Probable reaction at cabin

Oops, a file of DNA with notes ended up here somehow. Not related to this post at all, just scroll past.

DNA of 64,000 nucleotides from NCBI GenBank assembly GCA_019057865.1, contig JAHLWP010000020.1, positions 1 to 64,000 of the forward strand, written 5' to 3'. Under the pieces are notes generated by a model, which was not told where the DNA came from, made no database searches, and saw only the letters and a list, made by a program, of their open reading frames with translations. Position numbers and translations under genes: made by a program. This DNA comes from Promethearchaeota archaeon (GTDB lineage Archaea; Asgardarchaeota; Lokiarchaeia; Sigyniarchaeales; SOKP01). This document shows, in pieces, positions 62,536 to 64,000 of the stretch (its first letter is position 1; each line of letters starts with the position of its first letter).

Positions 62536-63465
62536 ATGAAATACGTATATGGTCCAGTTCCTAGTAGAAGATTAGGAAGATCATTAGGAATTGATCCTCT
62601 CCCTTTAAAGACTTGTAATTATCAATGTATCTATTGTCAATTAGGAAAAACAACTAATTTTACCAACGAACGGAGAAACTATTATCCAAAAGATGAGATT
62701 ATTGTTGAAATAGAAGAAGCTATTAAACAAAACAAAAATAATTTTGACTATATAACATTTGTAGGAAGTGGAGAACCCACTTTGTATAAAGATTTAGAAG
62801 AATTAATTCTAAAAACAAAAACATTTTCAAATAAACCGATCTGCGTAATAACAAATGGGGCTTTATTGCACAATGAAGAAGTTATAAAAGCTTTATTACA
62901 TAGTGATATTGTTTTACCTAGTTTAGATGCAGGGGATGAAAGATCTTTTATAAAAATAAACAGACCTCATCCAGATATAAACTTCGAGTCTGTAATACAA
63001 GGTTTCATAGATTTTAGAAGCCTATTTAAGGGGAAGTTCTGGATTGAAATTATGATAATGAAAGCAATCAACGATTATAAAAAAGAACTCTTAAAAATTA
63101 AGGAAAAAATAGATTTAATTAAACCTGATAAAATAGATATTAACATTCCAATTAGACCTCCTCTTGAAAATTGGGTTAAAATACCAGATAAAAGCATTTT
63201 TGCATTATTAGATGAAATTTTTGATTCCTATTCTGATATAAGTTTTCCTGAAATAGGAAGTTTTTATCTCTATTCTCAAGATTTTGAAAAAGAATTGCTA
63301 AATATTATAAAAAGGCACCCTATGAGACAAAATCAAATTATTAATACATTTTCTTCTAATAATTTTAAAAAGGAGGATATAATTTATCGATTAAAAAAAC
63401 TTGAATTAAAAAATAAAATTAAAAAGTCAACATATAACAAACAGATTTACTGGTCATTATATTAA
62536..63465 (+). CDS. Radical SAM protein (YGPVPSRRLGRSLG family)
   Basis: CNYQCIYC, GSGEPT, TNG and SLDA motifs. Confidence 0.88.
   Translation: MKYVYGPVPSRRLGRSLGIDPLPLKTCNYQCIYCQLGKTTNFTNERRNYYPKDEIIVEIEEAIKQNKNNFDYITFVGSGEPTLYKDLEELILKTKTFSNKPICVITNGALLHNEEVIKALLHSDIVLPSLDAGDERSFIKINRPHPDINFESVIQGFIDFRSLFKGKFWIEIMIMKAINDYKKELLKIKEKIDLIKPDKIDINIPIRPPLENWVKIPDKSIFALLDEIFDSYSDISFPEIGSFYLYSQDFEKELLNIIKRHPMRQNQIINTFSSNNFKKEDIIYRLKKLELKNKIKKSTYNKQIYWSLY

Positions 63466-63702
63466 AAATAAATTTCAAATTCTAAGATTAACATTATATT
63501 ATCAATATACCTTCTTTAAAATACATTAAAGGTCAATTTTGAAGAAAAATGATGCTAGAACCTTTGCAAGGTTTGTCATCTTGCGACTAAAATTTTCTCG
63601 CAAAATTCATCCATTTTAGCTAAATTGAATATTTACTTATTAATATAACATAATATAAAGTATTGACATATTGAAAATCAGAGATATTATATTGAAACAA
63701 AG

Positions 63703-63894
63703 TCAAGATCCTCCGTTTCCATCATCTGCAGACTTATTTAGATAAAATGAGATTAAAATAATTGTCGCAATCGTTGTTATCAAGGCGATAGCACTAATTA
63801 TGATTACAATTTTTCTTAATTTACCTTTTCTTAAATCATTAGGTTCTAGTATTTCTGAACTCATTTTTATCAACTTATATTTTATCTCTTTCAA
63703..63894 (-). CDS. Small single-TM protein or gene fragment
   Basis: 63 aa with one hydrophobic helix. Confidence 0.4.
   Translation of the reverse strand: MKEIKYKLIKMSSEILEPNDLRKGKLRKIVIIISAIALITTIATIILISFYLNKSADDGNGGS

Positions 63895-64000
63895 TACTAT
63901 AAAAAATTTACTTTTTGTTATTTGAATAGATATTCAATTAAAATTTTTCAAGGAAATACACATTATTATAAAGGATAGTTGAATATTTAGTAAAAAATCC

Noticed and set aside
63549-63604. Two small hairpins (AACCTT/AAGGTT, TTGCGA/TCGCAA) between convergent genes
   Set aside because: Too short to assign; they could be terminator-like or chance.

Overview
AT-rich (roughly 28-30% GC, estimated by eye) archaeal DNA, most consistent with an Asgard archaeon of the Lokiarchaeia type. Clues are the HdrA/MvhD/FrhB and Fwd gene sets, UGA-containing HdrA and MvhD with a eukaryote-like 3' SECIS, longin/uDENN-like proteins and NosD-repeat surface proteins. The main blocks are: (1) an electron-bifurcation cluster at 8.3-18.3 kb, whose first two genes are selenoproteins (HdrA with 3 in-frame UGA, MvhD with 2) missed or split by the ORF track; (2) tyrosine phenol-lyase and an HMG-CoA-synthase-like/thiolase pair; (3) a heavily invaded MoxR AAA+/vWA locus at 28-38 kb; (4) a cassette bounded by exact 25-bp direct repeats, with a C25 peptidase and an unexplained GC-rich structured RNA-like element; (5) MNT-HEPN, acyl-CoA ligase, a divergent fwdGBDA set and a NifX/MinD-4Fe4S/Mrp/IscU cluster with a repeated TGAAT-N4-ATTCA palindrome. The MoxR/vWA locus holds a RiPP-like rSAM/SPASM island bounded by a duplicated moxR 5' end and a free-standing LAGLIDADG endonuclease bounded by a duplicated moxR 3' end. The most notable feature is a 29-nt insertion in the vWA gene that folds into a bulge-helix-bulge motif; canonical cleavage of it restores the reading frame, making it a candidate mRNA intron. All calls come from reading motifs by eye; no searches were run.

I believe DD had a PA reaction this past weekend while we were staying at my aunt & uncle's cabin. We all went with my mom & dad. I don't think my aunt knew that DD was allergic. We'd brought a lot of our own food and I didn't see the need to talk to her about it in advance; my mom had arranged for us to visit. So my aunt had made a cake with peanut butter filling, which my mom told me when we first got there. I said, "That's fine; we'll just keep it away from [DD]." I've never worried THAT much about other people eating peanut butter around her, although we wash up carefully if we have any. I told DH so that he would make sure not to give her any. The first day was fine. DH & I were a little nervous about forks with peanut butter on them going into the general dishwashing pile. At supper the second night, DD ate fried fish, au gratin potatoes, and one bite of lettuce salad, and drank milk. She'd eaten fine and said she was done, and I told her to drink her milk. After she finished it, she came to me and said, "I feel like I just ate peanuts. My throat hurts." She had red streaks on her chin. I washed off her face with soap and water, and it didn't look like the exact spots she usually gets with peanuts, but it was definitely splotchy, and she didn't eat any fruit, which sometimes does that to her. She continued to say that the back of her mouth really hurt the way it does when she eats something with peanuts. DH & I were really worried that she'd gotten a trace of peanut butter on a dish, probably a fork (although the glass is a possibility because she felt it right after finishing her milk). Then in a few minutes her redness went away but she said her stomach hurt. Well, her FAAP says to give the Epi-Pen with any symptoms after she eats peanuts. But we didn't know for sure that she'd eaten any, and her symptoms were mostly subjective rather than observable. So we didn't give the Epi or Benadryl (the Dr. has said that giving only Benadryl can mask symptoms while the reaction is still getting worse), but we went to the nearest emergency room. At first our intention was to just hang around in case of anything definite happening, but I decided I wanted someone to take her blood pressure and her blood oxygen levels, to check her out in ways I couldn't by just looking at her. So they did and she was fine and her throat felt better on its own after a little while, then her stomach ache went away. They gave her Benadryl and kept her for observation for an hour after that, which was about 2 hours after her first symptoms. I was a little concerned when the resident, who had a thick accent and who saw her before the doctor, asked her, "You feel like you have peanut butter stuck in your throat?" and looked surprised when I told him she's had an anaphylactic reaction to peanuts before. But the Dr. understood, even about traces on utensils, so that was better. So nothing more ever happened. She got better on her own before the Benadryl. So we don't know if it was really a reaction or just that her throat felt funny and made her think so. But I don't know that she was even aware of the peanut butter cake and we certainly hadn't expressed any fear to her of her accidentally getting some, so I don't believe we projected our fear to her. And she hasn't been wrong yet about that feeling in her mouth and throat, so we're inclined to believe her. I think it was just such a tiny trace on a dish that it didn't cause a big reaction. We rechecked every label as soon as she felt it, so it's unlikely to be from the food she ate. So we'll have a different comfort level now about people eating peanut butter around her and sharing dishes. We'll bring plastic forks and prepackaged drinks along in the future. We were using paper plates, so it wasn't that. My mom talked to me in the camper that night, and said that my aunt obviously needed to change her dish cloths more often anyway, and that I should wash DD a fork for breakfast in the morning with a paper towel and to use a paper cup from the bathroom for her juice. I had given DD a glass of water using a regular glass from the kitchen when we got back from the hospital, and DH gave me such a look when he noticed that. He was right; I shouldn't have done that. It's funny: I'm usually the one to worry about things, but he's very convinced that she got a trace this time and that we need to be more careful. Last time when she had an anaphylactic reaction which was our wake-up call, he thought at first that I shouldn't worry so much, that DD was having symptoms because I was suggesting them to her. But after she ended up in the ER in bad shape and I passed along to him the information on how serious PA is, he was convinced and now I know he is really on the same page as me on this. He was more sure than I was that we needed to go to the ER this time. I do believe now that we have to be so vigilant about her food and what is eaten around her. This comfort zone is getting smaller all the time!